N18:25:25 W064:37:03 Village Cay Marina, Tortola

Wind Charger
Bob and Elizabeth Frearson
Mon 4 May 2015 23:14
Sometimes a little error of calculation can have most interesting consequences.  It must have been after a gin and tonic that Bob measured the distance between Saba and Tortola.  “130 miles” he had declared “at an average 5 knots that is going to be a good 26 hours”.   We left Saba at just after 10am so expected to arrive at Road Town at midday the next day if we were very slow.  This meant that our usual watch system, where I stay awake as long as I possibly can leaving Bob to get a decent sleep before taking over in the early hours and me to go to bed and slumber for a sensible number of hours before having to be back on duty, was ideal.  I planned to stay awake until 2am and then sleep on until 8am before rising refreshed to take the last leg.  Unfortunately pinched dividers, or misinterpreting the scale, or whatever, meant that the distance was only 90 miles.  We made much better average speeds than 5 knots so when I turned in at 2am I could already see Mr Branson’s porch light glimmering in the near distance.  At 4am we had arrived outside Norman’s island and I was “invited” on deck to make a decision on what to do because it would be most foolish to attempt wending between the various Virgin islands in the dark, with no lit buoys to assist.  We opted for the safest course of action and turned away and pottered up rim of the islands in safe, deep water with no surprises.  I went back to bed.  It seemed only a matter of minutes when once again I was “invited” on deck to join in the sunrise and to plot a route through the outlying islands into Road Town.  I did, and then stayed for the execution of the plan.  I was knackered and somewhat scratchy particularly when asked if I had realised that there was a Carrot Rock in the middle of our route.  I snapped Bob’s head off, far more satisfying than breakfast.  We arrived at the entrance to our chosen marina at just after 8am and called them up.  They “don’t make any decisions on availability of berths until noon” apparently.  We hooked up to a conveniently placed mooring ball, in the rolliest bit of the bay, and sat it out twitchily after our previous experience with non availability in marinas, its a bit like getting a GP’s appointment.  At 12, on the dot, Bob rang and secured a berth, hooray.  It was B17 and of course there would be someone there to help us into our cubbyhole.  Unfortunately when we entered the marina  there were no labels and through logical deduction we smoothed into 17.  Unfortunately the height of docks is not standard and so Rodney Bay height fenders did not to do the trick.  Poor old WIndy, scarred again.  We were then informed by a very nice American who was tongue lashed by the tense driver, that this was not B17, which was over there and occupied.  Aaargh!  Bob went to investigate and chased the incumbents away and we once again manoeuvred our way over to the right dock, with the fenders at the right height, and made a text book entry despite the somewhat bizarre buoy in the middle of the alley which jangled our already shredded nerves.  A very tired driver, a most unhappy sequence of events. 
We reached for our arrival beers with alacrity as the notes of the engine died.  We then went and had lunch in the marina side restaurant and were firmly reminded of our observations reagrding the British Virgin Islands being completely Americanised.  When in Rome, I had burger and fries for lunch, Bob the pulled pork and, of course, another couple of beers to raise our spirit levels.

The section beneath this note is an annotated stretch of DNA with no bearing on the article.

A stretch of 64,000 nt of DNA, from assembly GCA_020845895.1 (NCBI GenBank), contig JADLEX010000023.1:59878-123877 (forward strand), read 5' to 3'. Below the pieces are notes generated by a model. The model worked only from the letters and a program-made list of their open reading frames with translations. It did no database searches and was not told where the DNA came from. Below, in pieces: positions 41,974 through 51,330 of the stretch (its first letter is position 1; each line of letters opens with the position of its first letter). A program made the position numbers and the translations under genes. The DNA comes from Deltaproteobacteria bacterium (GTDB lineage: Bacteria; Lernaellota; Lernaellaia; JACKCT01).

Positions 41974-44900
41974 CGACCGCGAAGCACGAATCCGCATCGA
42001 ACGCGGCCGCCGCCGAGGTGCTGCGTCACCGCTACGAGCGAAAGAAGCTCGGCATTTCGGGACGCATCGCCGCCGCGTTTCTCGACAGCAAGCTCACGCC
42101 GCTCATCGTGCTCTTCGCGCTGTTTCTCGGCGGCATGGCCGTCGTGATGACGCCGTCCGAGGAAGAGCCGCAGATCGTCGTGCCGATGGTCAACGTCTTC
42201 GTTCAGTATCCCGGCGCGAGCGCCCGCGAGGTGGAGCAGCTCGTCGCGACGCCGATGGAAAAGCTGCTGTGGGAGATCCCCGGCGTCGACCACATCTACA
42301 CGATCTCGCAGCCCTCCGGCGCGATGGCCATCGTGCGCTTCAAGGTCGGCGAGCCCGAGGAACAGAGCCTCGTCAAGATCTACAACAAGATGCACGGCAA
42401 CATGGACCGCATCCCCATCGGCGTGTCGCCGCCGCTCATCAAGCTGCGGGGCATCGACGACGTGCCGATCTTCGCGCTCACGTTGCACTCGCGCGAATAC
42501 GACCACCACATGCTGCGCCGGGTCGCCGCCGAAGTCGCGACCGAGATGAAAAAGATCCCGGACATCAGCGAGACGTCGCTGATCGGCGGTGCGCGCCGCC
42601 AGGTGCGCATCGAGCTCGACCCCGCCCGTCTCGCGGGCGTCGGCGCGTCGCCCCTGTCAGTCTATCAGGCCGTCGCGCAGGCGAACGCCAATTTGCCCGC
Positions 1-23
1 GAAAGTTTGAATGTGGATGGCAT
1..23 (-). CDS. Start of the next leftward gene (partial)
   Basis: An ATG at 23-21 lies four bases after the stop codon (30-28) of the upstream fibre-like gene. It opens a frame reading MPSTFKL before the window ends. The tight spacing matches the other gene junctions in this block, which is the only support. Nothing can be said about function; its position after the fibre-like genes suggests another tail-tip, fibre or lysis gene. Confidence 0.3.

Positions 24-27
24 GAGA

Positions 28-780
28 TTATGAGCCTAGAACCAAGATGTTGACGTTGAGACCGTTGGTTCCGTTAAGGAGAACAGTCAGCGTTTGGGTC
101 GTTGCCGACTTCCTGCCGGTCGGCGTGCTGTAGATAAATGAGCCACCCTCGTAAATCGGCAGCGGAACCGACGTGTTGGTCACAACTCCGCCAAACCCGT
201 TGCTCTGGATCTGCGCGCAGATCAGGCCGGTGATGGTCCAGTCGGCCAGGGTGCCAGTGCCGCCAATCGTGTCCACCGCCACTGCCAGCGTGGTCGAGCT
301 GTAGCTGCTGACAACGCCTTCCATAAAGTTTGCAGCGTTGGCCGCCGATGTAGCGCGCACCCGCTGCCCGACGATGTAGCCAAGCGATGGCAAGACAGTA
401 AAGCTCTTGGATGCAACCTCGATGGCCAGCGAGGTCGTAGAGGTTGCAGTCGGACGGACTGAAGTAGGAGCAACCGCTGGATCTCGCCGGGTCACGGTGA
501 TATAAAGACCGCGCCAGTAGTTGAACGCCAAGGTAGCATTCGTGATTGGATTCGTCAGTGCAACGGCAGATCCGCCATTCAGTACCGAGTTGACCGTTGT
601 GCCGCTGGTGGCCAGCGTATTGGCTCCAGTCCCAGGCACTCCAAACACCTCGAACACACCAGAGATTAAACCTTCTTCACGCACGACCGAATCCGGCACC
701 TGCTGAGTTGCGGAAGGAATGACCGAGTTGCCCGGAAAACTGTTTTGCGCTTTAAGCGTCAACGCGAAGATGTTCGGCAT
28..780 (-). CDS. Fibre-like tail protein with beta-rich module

We then went to the local supermarket to stock up on much needed supplies having run out of bottled water (resorting to tank water which even Bob admitted was marginally improved with a good dose of orange juice), run low on tonics (a dire emergency) and bananas (what is breakfast without bananas?)  This may sound like an ordinary adventure but it was the hardest supermarket to get into that we have ever encountered.  We had got it well and truly surrounded, but the way in was hidden at the back of a car park.  Cunning.
We went and checked in and out but most oddly were told to go upstairs, who told us to go downstairs, who then splatted our forms with a few stamps before sending us upstairs again, before sending us downstairs where we parted with money and once again visited downstairs.  No goosey, goosey gander in sight, but there should have been,  While there we checked out ferry times to St Thomas (in order to enact the crazy procedure whereby you are only allowed to enter the US Virgin Islands on accredited vessels).  We have then dropped off the laundry, checked out where to have dinner and visited the doctor.  Yes, again.  My mean spiritedness and general bad temperedness seems to have some excuse in the form of a recurrence of the nasty infection.  The drop in centre was marvellous.  I dropped in , was weighed (I looked away I really didn’t want to know), blood pressured, temperatured and passed over to Dr Joseph Borokinni who passed me on to the Lab for analysis with thoughts that I might have a parasite (who, what?), I peed in a pot again, awaited the results and returned to Dr Borkinni for a prescription in the worst doctor writing that I have ever, ever seen.  The pharmacy managed to decipher it, although there was a bit of confusion when I faced a small child at the pharmacy window, it was end of the school day, and copious drugs were dispensed.  All very neat and tidy.
I have returned to the sanctuary of WIndy and had a very large gin and tonic.  I really think we have deserved it.